Sunday, November 2, 2014

An astonishing pace for medical breakthroughs

I just finished Michael J. Fox's excellent memoir, Lucky Man. One of the things that struck me is how those of us who don't have a certain disease know little about its history and treatments, but once you're diagnosed, you're suddenly thrust into a crash course of learning lots of new terms and details. The book taught me a lot about Parkinson's Disease. Just a few decades ago there were very few treatments available, but today there are several effective ways of dealing with the symptoms. These are all temporary, though, since no permanent cure has yet been found. But Fox is very optimistic that a cure is just around the corner.

That seems realistic, because medical breakthroughs are happening at an astonishing pace. In just the past two weeks, I came across three different ones, all mentioned in The Week magazine:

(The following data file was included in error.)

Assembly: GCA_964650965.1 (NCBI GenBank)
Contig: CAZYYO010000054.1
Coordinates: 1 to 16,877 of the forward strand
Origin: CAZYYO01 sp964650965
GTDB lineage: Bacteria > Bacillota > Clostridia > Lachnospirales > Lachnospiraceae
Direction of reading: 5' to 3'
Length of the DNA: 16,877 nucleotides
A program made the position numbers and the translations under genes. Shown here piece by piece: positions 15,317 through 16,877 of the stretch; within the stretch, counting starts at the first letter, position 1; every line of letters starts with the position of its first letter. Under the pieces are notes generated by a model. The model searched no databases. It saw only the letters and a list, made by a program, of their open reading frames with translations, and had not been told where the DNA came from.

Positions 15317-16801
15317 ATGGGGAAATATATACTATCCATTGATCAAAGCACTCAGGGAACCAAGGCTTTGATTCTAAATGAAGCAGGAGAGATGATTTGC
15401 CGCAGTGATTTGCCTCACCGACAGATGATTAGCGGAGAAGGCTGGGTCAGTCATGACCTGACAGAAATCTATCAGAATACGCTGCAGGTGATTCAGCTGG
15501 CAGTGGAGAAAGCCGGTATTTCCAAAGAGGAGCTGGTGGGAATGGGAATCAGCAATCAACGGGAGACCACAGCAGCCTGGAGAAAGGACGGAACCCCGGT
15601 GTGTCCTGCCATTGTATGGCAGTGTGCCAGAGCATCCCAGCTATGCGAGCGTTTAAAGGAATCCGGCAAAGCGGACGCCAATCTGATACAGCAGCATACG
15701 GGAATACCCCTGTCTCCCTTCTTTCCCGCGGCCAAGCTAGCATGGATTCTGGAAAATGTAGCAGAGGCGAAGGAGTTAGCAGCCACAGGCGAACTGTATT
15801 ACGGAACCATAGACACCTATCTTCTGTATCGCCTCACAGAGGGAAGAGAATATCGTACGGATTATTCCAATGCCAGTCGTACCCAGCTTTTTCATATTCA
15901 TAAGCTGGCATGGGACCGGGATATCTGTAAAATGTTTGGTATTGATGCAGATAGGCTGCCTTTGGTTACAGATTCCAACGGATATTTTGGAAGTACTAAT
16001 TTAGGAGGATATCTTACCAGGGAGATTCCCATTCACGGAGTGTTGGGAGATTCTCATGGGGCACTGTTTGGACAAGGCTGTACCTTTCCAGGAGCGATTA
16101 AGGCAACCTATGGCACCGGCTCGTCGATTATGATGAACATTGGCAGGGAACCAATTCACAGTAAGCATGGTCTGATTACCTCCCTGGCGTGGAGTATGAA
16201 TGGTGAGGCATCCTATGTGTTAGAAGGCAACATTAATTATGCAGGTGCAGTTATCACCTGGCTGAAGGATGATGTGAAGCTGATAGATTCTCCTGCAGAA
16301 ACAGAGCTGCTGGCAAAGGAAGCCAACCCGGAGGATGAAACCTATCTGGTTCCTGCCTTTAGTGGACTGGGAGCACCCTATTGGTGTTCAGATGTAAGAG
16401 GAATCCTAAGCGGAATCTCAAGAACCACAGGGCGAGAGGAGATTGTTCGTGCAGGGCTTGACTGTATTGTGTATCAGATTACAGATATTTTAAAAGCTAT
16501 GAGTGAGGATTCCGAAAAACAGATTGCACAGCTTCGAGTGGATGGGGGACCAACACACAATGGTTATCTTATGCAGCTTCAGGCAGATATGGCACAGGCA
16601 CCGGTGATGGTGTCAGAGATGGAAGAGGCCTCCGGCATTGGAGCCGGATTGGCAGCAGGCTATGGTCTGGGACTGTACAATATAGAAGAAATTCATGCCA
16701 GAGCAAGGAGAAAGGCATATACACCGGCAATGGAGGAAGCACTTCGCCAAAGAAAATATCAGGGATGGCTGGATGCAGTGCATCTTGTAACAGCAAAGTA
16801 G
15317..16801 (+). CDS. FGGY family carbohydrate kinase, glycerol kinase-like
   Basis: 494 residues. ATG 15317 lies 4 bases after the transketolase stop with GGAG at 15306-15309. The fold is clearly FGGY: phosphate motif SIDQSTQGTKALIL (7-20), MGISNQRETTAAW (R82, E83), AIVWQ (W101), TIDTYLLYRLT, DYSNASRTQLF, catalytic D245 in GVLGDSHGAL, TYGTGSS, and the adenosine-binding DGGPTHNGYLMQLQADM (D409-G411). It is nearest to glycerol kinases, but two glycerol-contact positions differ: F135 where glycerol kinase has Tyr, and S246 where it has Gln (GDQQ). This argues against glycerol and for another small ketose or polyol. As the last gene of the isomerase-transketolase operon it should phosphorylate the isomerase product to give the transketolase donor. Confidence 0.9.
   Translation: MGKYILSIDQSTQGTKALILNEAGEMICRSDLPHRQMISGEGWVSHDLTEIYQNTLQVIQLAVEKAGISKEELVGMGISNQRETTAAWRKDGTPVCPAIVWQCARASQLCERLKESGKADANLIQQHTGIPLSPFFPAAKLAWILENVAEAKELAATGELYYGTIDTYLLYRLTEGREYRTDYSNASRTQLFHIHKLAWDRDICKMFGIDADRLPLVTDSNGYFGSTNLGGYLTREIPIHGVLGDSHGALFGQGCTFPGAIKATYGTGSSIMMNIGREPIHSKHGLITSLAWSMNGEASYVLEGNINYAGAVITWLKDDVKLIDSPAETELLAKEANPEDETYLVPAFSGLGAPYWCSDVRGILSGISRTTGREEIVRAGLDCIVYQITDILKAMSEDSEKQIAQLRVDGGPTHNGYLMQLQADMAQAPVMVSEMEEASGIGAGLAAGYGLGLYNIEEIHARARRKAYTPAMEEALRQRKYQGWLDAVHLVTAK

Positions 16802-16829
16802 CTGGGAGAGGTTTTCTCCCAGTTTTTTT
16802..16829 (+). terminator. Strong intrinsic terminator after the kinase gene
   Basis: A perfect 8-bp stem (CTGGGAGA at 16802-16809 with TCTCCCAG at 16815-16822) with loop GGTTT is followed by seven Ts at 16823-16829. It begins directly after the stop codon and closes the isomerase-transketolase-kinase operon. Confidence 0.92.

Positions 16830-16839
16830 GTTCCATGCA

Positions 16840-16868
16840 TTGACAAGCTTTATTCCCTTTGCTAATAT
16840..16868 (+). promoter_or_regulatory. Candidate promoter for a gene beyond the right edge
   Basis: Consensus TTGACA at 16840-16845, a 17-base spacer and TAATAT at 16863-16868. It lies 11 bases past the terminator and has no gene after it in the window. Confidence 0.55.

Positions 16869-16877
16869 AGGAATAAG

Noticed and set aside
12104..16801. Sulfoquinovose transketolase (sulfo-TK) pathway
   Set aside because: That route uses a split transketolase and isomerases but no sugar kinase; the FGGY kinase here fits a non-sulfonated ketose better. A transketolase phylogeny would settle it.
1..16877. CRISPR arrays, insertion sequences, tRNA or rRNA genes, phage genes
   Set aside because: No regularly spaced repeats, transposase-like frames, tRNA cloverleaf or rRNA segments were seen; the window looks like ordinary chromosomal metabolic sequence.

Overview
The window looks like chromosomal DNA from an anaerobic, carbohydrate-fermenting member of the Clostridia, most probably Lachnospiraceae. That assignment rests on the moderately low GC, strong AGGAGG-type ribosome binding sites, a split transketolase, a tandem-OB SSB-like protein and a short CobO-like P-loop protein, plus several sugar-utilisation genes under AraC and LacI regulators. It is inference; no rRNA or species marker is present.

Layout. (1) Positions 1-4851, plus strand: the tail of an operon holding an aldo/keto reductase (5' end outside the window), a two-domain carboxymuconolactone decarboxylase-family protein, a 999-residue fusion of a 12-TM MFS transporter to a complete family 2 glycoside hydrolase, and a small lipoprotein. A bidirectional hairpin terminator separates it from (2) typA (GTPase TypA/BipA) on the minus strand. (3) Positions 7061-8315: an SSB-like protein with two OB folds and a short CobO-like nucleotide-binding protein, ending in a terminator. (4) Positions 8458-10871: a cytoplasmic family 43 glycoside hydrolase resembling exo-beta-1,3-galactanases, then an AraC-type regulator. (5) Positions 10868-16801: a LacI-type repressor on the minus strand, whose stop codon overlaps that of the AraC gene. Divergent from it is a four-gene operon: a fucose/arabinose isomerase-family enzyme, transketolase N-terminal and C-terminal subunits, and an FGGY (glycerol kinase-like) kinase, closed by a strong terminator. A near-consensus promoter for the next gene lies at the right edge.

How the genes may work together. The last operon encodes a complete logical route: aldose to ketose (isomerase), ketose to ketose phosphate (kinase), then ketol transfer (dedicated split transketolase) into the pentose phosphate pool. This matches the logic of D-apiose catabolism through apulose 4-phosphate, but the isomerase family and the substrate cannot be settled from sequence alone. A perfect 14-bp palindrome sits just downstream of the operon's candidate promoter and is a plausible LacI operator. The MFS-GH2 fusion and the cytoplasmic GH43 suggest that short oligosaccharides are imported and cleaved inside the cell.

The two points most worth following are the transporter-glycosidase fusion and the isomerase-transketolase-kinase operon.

New hope for spinal cord injuries

A paralyzed man is now walking again after specialist cells from his own nose were transplanted into his broken spinal cord. The special cells were injected at both ends of the broken spinal cord, and connected with nerve tissue taken from the man's ankle. Within three months, he started to regain feeling below his waist, and now two years later, he is able to stand and walk.

Stem cells raise hope for diabetes cure

Type 1 diabetes is an autoimmune disorder that causes the pancreas to stop creating insulin. Last week, researchers announced that they have used stem cell technology to grow billions of insulin-secreting cells, which were used to treat the disease in mice. If this works in humans, people could be cured with a single transplant. The lead researcher has been searching for a cure for 23 years, because his children have the condition.

A prosthetic arm that can touch and feel

Scientists in Sweden have demonstrated the first prosthetic arm that is controlled by the user's mind. The patient controls the arm and hand with his thoughts and can actually feel them touch things. The limb should be commercially available within a few years.

Science says: lightsabers are next.

Now if science could just find out a way to cure this nasty cold I got from my toddler, we would be all set.

Donate to the Michael J. Fox Foundation here.